Do you ever worry some foods you love – that are also “good” for you – have more calories than you are comfortable with? So, what do you do? Not eat them? Eat fewer than your recipe or appetite call for? Or go for it?
While I am not a huge calorie counter for my clients, I also understand that some women like to stay within their “lane lines” better by logging or calculating caloric intake to maintain their health (not their weight – because they will go together!) You already know by now that issues like sleep, stress, menopause, and mindfulness play games with our hunger. Determining those first, then addressing food choices – and their relationship with food – is how they are continuing to meet their greatest successes.
I have a client who was concerned that the pine nuts in a recipe she prepared had too many calories to really enjoy. She will chuckle when she reads this, yet she raised a point I bet you, too, have thought once or 1000 times. I’d also like to add a factoid about chia seeds that will apply to my rules of thumb below: Two tablespoons of chia seeds also have 140 calories. They’re high in fiber (giving us about a third of the daily recommended amount) and calcium and contribute protein, omega-3 fatty acids, and important minerals like zinc and copper. That is my kind of food! Packed with nutrients and can go in about anything you serve!
After all, we make about 225 decisions about our food every single day. What if you like it and want to eat it more often? I’ll cut to the chase: food is just part of the equation. Most of us grew up in the era when we learned “you are what you eat.” To a large extent, the foods we eat absolutely have an impact on how we feel, perform, and of course, our health. Ralph Waldo Emerson once said, “You are what you think all day long,” and I’d likely steer you to that motto over the food one any day of the week. Yet, I have worked with over 1,500 women. We love to talk about food!
So, what to do when something you love turns out to have “too many” calories. What would I ask myself if I were in that predicament?
- • Will it satisfy me – Adrien-speak: “Will it keep me until the next meal”?
- • Will I feel “Full”?
- • Does my meal have lots of “color”?
- • Is it nutrient-dense – AKA will it give me tons of nutrition (i.e., pine nuts that have micronutrients that can’t be found in many other foods? (Micronutrients are found in foods that are rich in vitamins and minerals and are important for development, disease prevention, and overall wellness. They can be found naturally in a variety of plant and animal-based foods. They help to support brain development and maintain a healthy immune system.)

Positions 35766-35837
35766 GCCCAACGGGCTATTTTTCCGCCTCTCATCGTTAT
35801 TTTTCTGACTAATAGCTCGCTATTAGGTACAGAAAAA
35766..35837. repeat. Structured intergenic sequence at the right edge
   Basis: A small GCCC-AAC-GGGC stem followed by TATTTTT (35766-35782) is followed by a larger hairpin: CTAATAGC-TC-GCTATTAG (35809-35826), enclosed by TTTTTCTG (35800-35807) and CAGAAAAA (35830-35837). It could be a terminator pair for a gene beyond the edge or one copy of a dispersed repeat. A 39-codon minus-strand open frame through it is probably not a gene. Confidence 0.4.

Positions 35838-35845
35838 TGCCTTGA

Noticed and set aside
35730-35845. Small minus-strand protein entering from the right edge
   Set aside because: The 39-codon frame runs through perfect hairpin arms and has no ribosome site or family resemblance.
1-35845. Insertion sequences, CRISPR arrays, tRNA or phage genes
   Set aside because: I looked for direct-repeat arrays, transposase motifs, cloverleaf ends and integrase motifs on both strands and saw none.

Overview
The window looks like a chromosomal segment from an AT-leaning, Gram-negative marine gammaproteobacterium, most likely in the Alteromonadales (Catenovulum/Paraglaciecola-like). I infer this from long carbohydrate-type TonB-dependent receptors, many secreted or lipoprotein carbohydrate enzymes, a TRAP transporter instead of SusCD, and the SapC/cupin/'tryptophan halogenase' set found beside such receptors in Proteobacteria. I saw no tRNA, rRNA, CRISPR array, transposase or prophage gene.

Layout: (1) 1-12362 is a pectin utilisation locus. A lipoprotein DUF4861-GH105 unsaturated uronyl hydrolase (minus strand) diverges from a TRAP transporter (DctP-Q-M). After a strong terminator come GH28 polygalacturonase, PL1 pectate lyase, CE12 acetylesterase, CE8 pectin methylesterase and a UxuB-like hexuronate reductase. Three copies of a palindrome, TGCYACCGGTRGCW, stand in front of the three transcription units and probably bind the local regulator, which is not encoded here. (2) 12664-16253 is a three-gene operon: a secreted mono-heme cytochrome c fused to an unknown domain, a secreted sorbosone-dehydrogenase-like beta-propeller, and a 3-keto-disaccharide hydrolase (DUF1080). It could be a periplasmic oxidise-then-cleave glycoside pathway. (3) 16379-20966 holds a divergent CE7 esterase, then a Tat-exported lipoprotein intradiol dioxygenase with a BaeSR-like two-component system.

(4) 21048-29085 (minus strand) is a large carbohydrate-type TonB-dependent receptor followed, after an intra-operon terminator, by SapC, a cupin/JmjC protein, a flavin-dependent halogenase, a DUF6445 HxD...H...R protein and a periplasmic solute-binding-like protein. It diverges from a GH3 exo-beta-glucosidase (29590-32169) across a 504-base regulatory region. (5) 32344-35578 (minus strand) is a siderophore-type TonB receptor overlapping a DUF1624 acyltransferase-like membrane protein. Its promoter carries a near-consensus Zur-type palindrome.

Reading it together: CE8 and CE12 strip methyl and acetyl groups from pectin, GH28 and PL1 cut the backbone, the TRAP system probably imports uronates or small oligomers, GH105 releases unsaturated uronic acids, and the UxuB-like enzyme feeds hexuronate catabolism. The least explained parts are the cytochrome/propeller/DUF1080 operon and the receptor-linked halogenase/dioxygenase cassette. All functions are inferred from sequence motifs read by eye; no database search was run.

- • Will it make the meal that much better?
- • Will it increase the macronutrient level of my meal? Adrien-speak for women 45+ “Does it have enough high-quality protein and healthy fat?”
- • Will it help me fuel my brain – is it a brain food? Our brains need a bunch of different nutrients to live the lives we have demanded from it. Antioxidants, protein, carbohydrates, and much much more are what it needs to get us not only through our days yet through this decade.
I can’t answer any of these questions for you, nor should you rely on another person or fad diet. Get to know what satisfies you and gets you to the next meal. Period.
The approach of my corporate, concierge, and small group fitness program is to help clients reframe their old ways of measuring calories consumed and “burned” on their wearable or Peloton readout:
- Spend their energy focused on fueling yourself themselves ample and quality sleep, practice mindfulness,
- surround yourself with others committed to their wellness and who accept you as you are,
- find your life’s purpose, and
- practice stress resilience practices that work for you to ward off illness, and the multitude of illnesses we positively know stem from chronic stress.
Food is just one part of feeling good about your body and living a wellness-centered life. Let’s spend our precious time and energy on the things that truly matter. Join me in my crusade to bring holistic wellness to your friends by subscribing to our newsletter below.